October 17, 2011
The Arrest of Christ
“And they laid their hands on Him and took Him.”
The motley group came to the garden to find Him. Their leader, Judas, knew the place and the person. Swords and staves were present to overcome the Omnipotent One. Lanterns and torches were available to find the Light of the world. Judas, we read, went straight to Him and kissed Him with his hypocritical words, “Master, Master.” Then with an amazing economy of words, we read simply, “They laid their hands on Him and took Him.”
We become accustomed to the scene so that its mystery no longer evokes awe as it ought. Puny man seizing, binding, and carrying away the Lord of Glory! Angels must have watched in amazement. Philistines had once carried away the ark and as a result had been smitten. A man had stretched forth his hand to “destroy the Lord’s anointed,” and David had had him slain (2Samuel 1:14). Yet here were men touching, binding, and taking the Son of God away as a common criminal to face religious and then civil charges in the courts of men.
But there may have arisen a momentary sigh of relief as angels observed Peter come to the rescue of His Master. Certainly, here was the means God would use to extricate His Son from the hands of men. No doubt God would empower Him to overcome the overwhelming odds and emerge as the hero of the day. But then the words of Christ arrested Peter’s momentary zeal and all His disciples fled.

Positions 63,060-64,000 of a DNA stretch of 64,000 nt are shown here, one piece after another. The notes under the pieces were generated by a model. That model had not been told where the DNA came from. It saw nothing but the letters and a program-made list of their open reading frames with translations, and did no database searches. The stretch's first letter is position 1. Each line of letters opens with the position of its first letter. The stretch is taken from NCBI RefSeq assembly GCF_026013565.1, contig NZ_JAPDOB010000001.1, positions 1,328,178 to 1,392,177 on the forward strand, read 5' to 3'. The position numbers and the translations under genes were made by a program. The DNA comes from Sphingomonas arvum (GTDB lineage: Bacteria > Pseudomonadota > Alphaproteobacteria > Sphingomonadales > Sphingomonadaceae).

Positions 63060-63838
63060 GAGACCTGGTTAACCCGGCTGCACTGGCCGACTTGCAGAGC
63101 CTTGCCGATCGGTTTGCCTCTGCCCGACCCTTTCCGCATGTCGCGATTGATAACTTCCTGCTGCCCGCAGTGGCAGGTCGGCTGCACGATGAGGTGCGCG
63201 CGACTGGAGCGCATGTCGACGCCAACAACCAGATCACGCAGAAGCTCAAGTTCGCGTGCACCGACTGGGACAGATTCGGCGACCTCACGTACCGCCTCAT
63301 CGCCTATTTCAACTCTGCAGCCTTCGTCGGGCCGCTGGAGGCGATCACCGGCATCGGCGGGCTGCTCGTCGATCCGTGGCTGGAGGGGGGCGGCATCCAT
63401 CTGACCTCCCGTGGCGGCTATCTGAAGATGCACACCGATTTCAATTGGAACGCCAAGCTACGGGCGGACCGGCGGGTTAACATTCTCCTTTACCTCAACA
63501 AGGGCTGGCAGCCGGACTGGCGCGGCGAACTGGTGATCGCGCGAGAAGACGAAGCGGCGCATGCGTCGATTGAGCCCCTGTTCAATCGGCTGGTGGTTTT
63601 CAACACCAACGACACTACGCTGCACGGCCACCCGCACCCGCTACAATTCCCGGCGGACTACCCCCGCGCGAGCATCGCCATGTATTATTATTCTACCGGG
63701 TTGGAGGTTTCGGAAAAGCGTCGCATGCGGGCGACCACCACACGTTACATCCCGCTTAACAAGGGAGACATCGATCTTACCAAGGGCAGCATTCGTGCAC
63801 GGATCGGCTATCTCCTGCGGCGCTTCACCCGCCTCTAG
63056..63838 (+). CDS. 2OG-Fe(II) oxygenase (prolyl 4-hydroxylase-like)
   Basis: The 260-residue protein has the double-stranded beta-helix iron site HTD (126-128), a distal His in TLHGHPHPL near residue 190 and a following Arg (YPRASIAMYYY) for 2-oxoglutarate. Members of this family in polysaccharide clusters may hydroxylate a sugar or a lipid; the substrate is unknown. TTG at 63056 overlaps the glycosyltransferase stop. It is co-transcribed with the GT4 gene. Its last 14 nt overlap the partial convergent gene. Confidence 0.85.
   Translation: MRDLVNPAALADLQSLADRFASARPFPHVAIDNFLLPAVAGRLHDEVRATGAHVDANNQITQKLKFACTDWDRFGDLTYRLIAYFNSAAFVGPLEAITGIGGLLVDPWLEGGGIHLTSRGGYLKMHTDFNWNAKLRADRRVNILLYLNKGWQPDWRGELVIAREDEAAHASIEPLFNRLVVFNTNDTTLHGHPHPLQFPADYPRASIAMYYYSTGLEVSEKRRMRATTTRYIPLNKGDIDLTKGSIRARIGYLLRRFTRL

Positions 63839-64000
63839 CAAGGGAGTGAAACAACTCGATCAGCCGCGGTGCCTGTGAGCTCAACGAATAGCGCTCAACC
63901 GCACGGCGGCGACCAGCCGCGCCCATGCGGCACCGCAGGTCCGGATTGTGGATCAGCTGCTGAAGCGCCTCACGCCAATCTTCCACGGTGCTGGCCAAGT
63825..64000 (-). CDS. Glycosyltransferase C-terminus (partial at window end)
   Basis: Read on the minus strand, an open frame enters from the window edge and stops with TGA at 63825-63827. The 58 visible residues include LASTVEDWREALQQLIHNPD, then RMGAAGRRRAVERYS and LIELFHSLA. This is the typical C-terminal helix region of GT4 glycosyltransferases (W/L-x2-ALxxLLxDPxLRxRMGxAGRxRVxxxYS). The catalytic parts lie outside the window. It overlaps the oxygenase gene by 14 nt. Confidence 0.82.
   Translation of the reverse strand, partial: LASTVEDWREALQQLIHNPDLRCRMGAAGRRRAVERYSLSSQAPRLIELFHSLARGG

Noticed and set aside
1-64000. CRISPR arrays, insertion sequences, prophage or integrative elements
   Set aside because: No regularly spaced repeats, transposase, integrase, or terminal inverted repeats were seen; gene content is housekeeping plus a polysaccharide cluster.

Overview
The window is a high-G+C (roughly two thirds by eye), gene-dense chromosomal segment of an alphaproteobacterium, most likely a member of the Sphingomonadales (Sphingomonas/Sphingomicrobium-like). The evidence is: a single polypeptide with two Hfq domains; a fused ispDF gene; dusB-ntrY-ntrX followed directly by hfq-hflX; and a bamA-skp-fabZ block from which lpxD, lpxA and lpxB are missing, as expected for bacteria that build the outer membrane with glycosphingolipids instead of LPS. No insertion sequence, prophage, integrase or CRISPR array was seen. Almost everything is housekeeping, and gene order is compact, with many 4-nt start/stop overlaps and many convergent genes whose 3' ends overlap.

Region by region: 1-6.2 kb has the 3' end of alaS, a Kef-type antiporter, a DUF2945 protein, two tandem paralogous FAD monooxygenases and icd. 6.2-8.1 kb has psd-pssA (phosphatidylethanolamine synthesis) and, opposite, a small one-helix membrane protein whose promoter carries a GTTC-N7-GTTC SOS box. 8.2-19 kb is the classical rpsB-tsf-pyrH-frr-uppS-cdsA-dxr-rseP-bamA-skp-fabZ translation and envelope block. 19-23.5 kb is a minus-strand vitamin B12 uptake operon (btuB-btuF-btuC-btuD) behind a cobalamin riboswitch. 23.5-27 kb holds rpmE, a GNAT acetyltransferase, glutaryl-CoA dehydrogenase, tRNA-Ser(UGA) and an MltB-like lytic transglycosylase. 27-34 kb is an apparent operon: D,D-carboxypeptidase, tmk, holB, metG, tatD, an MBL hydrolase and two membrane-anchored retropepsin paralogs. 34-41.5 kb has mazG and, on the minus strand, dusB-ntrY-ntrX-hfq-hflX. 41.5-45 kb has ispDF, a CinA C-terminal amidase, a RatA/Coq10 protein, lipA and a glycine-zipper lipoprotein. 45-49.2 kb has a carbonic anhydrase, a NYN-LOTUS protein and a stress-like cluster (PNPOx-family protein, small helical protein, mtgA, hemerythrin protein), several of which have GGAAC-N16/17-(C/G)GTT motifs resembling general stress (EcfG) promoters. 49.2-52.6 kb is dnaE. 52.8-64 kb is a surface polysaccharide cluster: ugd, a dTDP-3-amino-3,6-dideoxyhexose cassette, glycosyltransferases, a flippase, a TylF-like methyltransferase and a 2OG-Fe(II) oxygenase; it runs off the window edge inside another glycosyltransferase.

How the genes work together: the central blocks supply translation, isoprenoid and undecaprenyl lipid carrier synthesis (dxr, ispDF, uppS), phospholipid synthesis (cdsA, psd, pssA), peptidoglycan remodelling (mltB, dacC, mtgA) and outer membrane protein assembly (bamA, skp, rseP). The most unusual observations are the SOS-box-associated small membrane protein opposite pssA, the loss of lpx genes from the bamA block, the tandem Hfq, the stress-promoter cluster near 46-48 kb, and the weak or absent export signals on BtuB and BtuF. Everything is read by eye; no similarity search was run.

If angels watched in amazement, a Father watched with both infinite delight, and infinite anguish. The delight would be that His Son would willingly take “the cup” (John 18:11) the Father had given Him, despite all it would mean. The infinite anguish? That men would dare to treat the object of His supreme delight, pleasure, and love as they were doing that night. Only the Father appreciated all His Son is; only the Father could value what His Son rightly deserved.
1. The Garden scene is, and will eternally be, a scene of holy wonder. Notice the Lord Jesus as the supplicant (vv 35-41). Yet He never asked anyone to pray for Him. What does that signify?
2. Why did the Lord Jesus utter the words of verses 48, 49? If they had honestly answered the questions, what would have been the result for them personally?
3. It was night time. Yet in Mark 14:53, the chief priests, elders and scribes were all gathered together waiting for the arresting party to return with their prey. In Acts 4:3 Peter and John were kept in prison until the morning when the council gathered. History tells us that they were not supposed to meet at night to judge cases. What does that indicate about the malice toward the Lord Jesus?